Matt Fernley is Head of Research, Volta Fund; MD of Battery Materials Review.
I wanted to talk about the Nature article on battery raw materials that’s been doing the rounds this week. The article, Electric Cars: The Battery Challenge (Nature, 19 August 2021), is an otherwise excellent discussion of a lot of the issues with sourcing materials for electric cars. Unfortunately there’s a big “but”. And that “but” is in its treatment of primary battery raw materials.
While the author, Davide Castelvecchi, has clearly spoken to a lot of experts on batteries, recycling and other elements of the supply chain, maybe he hasn’t known exactly which questions to ask, because we get a discussion almost entirely on ternary batteries with little to no mention of LFPs (and their ability to lower demand for Nickel, Cobalt and Manganese) and we also get only three paragraphs on the impact of extractive industries on the battery industry.
All the “analysis” on raw materials is effectively based on BNEF’s Long-Term Electric Vehicle Outlook for 2021 and the general conclusion, based on a quote from the BNEF analyst, is that “temporary shortages [of battery raw materials] and dramatic price swings… [will] work themselves out”.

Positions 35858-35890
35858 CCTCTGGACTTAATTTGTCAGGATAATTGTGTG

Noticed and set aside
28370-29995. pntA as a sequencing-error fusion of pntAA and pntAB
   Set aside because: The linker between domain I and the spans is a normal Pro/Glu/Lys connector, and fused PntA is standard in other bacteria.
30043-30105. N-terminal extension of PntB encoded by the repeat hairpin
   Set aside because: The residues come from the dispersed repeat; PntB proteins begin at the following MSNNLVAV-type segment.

I very much disagree with this view and that’s what I want to talk about in this article. BNEF is not the only organisation touting this view that battery raw material supplies are not at critical levels.
A number of global investment banks are also in on this act. Ordinarily this wouldn’t be a problem, but the issue is that these groups are unfortunately being listened to by automakers which are therefore not making capital available for new supply of materials.